The blaze angle performance of the 71 layer grating on Sample C was then tested in more detail to determine its diffraction efficiency as a function of angle of incidence. A plot of the 0th and 1st order diffraction efficiency, measured at 1300 nm is shown in Fig. 6. The peak diffraction efficiency occurs at an angle of approximately 12 degrees consistent with the predicted blaze angle. The peak 1st order efficiency of 61% is the absolute efficiency and includes absorption and reflection losses caused by the GLS substrate material. The measured external transmittance of the GLS substrate at 1300 nm is 72%. If the substrate had an efficient anti-reflection coating, we would expect to obtain a peak diffraction efficiency of 85%. Figure 6 also presents the results of theoretical simulations made with GSolver grating modelling software. The parameters used in the GSolver simulations were obtained by first fitting the experimental data by varying the Δn of the simulated grating, and then by varying the depth of the simulated grating. Three different grating profiles were also investigated (binary, sinusoidal and stepped). The measured data is best fit using a 150 μm thick binary grating, where the width of the region of increased index is 0.9 μm and the index modulation is Δn = 0.0075. We note that the fitted grating thickness is somewhat lower than the expected grating thickness. We suspect that this may be due to a depth dependent variation in the ULI induced Δn – the result of depth dependent spherical aberration imparted on the laser beam.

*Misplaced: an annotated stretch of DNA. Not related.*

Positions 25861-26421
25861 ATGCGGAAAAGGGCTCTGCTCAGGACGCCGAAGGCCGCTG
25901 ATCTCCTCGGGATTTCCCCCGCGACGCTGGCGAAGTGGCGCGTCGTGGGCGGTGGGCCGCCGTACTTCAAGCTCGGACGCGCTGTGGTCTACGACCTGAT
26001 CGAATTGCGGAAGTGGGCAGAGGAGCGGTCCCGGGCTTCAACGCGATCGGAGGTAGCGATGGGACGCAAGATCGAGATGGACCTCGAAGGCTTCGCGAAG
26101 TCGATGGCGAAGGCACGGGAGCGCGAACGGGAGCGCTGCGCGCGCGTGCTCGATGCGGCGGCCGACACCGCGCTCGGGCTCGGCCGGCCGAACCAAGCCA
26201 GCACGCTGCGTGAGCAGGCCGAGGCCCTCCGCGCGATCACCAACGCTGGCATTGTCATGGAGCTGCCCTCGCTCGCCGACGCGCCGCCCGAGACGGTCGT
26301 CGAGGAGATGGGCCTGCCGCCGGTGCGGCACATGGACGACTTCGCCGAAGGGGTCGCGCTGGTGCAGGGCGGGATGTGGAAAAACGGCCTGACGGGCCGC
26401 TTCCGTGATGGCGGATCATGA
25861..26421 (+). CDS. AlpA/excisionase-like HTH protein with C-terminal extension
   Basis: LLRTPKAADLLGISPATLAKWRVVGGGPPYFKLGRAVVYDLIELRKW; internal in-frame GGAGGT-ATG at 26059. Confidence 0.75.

As seen in Fig. 2(b), the GLS gratings exhibit a stripe of scattered light and ghosts between the main diffraction orders. The amount of scattered light was determined by measuring the total integrated transmittance of the grating and subtracting the known efficiency of the diffraction orders . The total integrated transmittance includes the contribution from all of the diffraction orders, ghosts, and the halo of scattered light. The total integrated transmittance is measured by placing the entrance aperture of the integrating sphere within a few millimetres of the grating, such that most of the output beam is captured. Sample A produced less than 5% integrated scattered light at 633 nm but this is inferred to be < 1% at 2500 nm. The ULI process in GLS performs well, producing highly transparent gratings.